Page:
The spike in violence triggered a harsh crackdown by Chinese authorities, who declared they would stamp out separatism and terrorism. Documents leaked to The New York Times showed that China’s President Xi Jinping provided the impetus for the campaign, urging an all-out struggle using the “organs of dictatorship”, “a period of painful, interventionary treatment” and showing “absolutely no mercy”. In 2016, Chen Quanguo – a hardline Chinese Communist Party official who had overseen Beijing’s suppression of resistance in Tibet – was installed in Xinjiang to oversee the effort. He commanded a “smashing, obliterating offensive” and urged colleagues to “round up everyone who should be rounded up”.
The Communist Party of China is highly sensitive to any perceived threats to its leadership and security, including resistance from independence movements in peripheral territories such as Xinjiang. They feared the chaos of rebellion seen with the Arab spring of the early 2010s.
“The fear of separatism or ‘splitism’, mapped onto fears of Islamic insurrection, provided ideological justification for a far more heavy-handed approach under Xi,” says Leibold.
Xinjiang is also rich in natural resources and forms part of Xi’s signature Belt and Road Initiative, a massive infrastructure, investment and trade strategy spanning Europe and Asia.
How has China justified its actions?
China has long exercised tight control over information coming out of Xinjiang. As reports emerged of the escalating crackdown, the government initially denied the existence of the indoctrination camps. More recently, amid rising international pressure, they have acknowledged the centres and defended them as facilities for vocational education and training and “transformation through education”.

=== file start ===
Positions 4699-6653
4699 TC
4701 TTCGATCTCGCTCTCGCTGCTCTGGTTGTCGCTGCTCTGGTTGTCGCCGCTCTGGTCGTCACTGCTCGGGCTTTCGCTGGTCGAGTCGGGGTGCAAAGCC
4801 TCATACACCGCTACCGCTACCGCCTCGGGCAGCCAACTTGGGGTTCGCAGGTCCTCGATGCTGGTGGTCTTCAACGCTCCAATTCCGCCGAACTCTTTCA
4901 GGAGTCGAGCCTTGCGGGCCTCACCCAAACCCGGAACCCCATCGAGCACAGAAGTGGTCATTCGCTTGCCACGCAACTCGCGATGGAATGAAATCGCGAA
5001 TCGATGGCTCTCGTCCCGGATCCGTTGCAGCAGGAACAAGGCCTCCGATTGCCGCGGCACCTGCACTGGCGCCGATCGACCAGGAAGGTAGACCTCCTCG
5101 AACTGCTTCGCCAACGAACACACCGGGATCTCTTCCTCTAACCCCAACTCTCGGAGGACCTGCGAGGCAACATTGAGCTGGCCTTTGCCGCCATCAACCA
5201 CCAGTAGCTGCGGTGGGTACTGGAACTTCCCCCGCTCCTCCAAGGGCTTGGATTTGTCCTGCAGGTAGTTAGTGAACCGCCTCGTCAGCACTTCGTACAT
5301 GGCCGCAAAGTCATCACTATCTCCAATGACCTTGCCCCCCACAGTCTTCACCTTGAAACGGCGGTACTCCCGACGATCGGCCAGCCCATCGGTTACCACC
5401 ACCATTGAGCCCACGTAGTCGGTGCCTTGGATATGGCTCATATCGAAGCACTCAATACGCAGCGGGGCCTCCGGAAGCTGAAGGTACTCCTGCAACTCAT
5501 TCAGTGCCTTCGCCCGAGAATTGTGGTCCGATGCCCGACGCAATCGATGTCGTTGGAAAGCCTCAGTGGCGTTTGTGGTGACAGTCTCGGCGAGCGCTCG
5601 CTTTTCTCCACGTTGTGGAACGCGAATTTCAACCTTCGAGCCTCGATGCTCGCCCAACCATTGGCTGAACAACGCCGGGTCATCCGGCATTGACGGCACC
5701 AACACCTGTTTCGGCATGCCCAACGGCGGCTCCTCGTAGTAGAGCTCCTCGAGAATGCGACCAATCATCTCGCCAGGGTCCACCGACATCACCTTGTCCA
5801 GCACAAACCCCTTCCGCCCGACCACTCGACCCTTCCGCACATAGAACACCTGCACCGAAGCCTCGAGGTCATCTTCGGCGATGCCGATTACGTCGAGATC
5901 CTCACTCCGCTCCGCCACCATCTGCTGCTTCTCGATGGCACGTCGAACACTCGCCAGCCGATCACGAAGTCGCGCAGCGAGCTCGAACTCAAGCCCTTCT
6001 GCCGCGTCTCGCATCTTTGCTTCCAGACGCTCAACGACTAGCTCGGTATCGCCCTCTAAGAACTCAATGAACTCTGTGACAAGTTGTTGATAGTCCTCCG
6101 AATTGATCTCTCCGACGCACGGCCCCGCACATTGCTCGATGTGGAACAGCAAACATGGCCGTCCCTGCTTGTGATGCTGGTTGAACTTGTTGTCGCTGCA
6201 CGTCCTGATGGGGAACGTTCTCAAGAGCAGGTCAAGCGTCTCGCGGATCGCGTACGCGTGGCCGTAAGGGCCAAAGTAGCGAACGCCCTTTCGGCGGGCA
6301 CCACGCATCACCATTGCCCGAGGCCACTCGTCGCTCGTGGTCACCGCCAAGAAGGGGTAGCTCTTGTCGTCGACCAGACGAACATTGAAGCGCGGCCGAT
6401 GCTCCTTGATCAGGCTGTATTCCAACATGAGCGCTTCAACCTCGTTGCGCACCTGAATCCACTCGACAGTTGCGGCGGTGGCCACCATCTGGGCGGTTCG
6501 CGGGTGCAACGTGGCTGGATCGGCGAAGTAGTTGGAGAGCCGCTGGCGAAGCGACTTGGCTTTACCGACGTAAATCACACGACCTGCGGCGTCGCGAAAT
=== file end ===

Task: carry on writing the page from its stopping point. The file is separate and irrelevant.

The party says its efforts in Xinjiang are needed to curb terrorism. Since the United States-led “war on terror” began following the September 11 attacks, Chinese rhetoric around Islamist terrorism has become intertwined with the issue of separatism in Xinjiang. Authorities have rejected criticism of the camps, saying they have been effective in ending violence and China has been contributing to global efforts to combat terrorism.
Following the Times publication of the leaked documents, an opinion piece in the nationalist state-owned Chinese newspaper the Global Times, said “Western public opinion used their value system to criticise” the Xinjiang crackdown. “Terrorism in Xinjiang has gradually been eliminated since these centers were set up. No more ordinary people are killed by rioters,” the piece argued.
Leibold says the government’s response goes way beyond the terrorism policies of Western countries, where governments have sought to counter violent extremism with targeted efforts to address radicalisation in communities.
“Instead, China has indiscriminately rounded up anyone who is Uighur or another Muslim minority and subjected them to this extradjudicial, coercive indoctrination,” he says. Chinese authorities have depicted Islam as a “virus” that has infected the population and must be purged.
“The threat is not at the same level as threats in other nations,” says Byler. He says the Chinese government’s “organised cruelty” is not justified and captures the entirety of the Muslim population, not discriminating between the innocent and violent. The efforts have gone beyond the population centres close to Pakistan and Afghanistan, considered hotspots for resistance, to encompass the entire province.
By Fergus Hunter